3) New Business. As a follow-up to networking, I ran into 2 people who previously invited me to speak to their genealogy group. They both mentioned they would be interested in having me come back after I mentioned I had some new talks developed

4) Books–I walked away with A LOT of books. I love the exhibition hall that has so many different vendors.

5) New ideas for research/talks. I attended a session by Randy Whited about using weather in genealogy research. I have some ideas for both my own research and how I can use this in talks on social history.

6) Giving back. I always spend some time volunteering as a way to give back to the community. I was at the hospitality desk and hosted a discussion table at a luncheon.

Judy Russell (the Legal Genealogist) at NERGC


I have the privilege of interviewing Judy Russell, one of the keynote speakers at NERGC. I knew who she was long before I had the chance to meet her and listen to her speak. You may know her as a legal expert who uses that expertise to bridge the past and add historical context to her ancestors, and teaches us to do the same. You may also know her as a DNA expert. I know her as a fellow social historian/genealogist and look forward to meeting her again.

I met her in person at the Massachusetts Genealogical Council annual meeting a couple of years ago. One of her talks involved a murder case in the 1800s based on a new form (at the time) of medicine and potential medical malpractice. Since medicine in everyday life is one of my special interests (and the topic of my master’s thesis) I was hooked.

Here are my questions and her responses. I love how her humor shows through, one of the many reasons she is such a great speaker. I hope that you will come to NERGC to hear her and many other experts cover a variety of topics related to genealogy, and my favorite, bringing our ancestors to live through social history.

1) What sparked your interest in family history, and how did you come to combine law and family history?

My mother’s family is mostly Scots-Irish — that means they’re storytellers. And I grew up sitting out under the trees at my grandparents’ farm listening to the stories. Finally I realized it was time to start seeing whether any of the stories were true! Combining law and family history was simply the natural outgrowth of my formal training as a lawyer and the discovery, as a genealogist, that just about every record we use is impacted by its legal context.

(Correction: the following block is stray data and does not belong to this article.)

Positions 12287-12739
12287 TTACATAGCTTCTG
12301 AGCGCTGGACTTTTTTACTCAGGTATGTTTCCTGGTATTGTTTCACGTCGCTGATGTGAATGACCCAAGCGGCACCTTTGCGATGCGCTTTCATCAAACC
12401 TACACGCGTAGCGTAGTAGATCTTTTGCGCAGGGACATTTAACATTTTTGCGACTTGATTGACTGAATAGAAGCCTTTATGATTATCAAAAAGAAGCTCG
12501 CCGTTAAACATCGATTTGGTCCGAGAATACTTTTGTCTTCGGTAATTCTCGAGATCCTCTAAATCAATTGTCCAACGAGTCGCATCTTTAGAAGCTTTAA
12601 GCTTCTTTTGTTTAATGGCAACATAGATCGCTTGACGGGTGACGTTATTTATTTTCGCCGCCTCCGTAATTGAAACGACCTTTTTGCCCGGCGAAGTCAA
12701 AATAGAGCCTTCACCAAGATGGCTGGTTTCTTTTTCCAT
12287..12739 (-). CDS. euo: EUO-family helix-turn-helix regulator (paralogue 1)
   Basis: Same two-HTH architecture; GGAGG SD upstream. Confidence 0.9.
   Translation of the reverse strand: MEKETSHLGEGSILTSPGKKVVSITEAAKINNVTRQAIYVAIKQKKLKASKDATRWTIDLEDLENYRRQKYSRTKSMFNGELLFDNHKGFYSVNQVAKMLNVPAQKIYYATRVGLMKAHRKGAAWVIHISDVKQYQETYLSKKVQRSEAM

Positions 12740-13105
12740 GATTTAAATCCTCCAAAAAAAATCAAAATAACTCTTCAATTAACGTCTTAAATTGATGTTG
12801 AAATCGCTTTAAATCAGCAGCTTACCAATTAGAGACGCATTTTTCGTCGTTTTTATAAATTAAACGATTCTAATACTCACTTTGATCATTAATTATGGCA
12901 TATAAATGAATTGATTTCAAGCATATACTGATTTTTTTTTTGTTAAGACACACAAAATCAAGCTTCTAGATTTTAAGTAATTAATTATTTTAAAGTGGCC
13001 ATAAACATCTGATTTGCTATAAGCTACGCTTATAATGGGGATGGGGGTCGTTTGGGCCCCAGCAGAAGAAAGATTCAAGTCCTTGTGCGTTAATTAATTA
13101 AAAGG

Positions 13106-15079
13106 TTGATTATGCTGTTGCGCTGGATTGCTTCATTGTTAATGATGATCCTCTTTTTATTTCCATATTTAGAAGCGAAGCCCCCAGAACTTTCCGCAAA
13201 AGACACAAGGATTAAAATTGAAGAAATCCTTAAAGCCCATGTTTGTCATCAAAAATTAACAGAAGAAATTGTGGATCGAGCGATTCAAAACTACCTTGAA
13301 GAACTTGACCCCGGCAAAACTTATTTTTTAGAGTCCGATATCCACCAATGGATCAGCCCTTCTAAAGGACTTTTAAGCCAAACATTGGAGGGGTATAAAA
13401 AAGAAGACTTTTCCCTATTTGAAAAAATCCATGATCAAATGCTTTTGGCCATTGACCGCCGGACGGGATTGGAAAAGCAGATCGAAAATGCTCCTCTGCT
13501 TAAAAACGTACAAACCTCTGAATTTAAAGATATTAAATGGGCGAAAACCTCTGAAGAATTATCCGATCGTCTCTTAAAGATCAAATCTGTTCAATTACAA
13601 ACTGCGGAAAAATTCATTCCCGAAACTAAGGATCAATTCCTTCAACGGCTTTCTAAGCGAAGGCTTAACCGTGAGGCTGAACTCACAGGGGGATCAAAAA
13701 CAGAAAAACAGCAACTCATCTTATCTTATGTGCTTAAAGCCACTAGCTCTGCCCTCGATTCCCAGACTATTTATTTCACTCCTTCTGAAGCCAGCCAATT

2) How do you find the material and/or interesting cases you use for a blog post or lecture?

First and foremost, I’m a reader: I read books and articles and blog posts and Facebook posts and anything I can get my hands on. Some things are sent by folks who read my blog or who know I have a legal background and need help in understanding a record in their own families; some things I just stumble across. The reality is that every set of records we might ever look at will have its own set of stories — we just need to read to find them.

3) What is your favorite story that you have come across, either from your own family or someone else’s family?

One? One favorite story? For someone with Scots-Irish ancestry? That’s like asking a mother who her favorite child is! I’ve never met a story I didn’t love, and some of them are even true! (Well, at least partially. The other thing about the Scots-Irish is that we never let the truth interfere with a good story.) If I had to pick just one, I’d probably have to say it was the discovery that I qualify for membership in the Daughters of the Republic of Texas. To qualify, you have to be able to prove your ancestor lived in the Republic of Texas. Mine was indicted by the Republic of Texas. For bigamy. (I love my family.)

4) Why is adding social context to family history research so important?

Because without social context family history is just a set of begats: John and Mary begat James. The social context tells us what lives John and Mary led, how they struggled to get where they got, what it was like when James was born. What they wore, what they ate, how they lived. It’s the stories that bring our families to life, and the social context helps us tell those stories.


Bridging the Past is on vacation this week so won’t be posting other than to ask you to ponder the following questions:

What kind of vacations did your ancestors take (day trips became popular towards the end of the 19th century)?

Do trips to see extended family count as a vacation?

How do vacations today differ?

Have you written about your favorite family vacations?

Medical History blogs

I am working on some deadlines for my thesis, so this will be a short blog this week. I thought I would share some of the blogs I have come across that cover medical history. They are great resources to learn more about the medical practices that were common, or at least available, during you ancestor’s lives.

Please let me know if there are any that you follow. Enjoy!
These 3 I follow and highly recommend:

These look interesting, but I haven’t yet had a chance to look at them in detail


Genealogy over the holidays

Merry Christmas and Happy New Year! I hope you all enjoy lots of family time this holiday season. I will be finalizing an interview with my dad about his childhood and updating the transcription. I also plan to put up some more posts about my life as part of “The Book of Me, Written by You.” What are you plans for genealogy/social history over the holidays?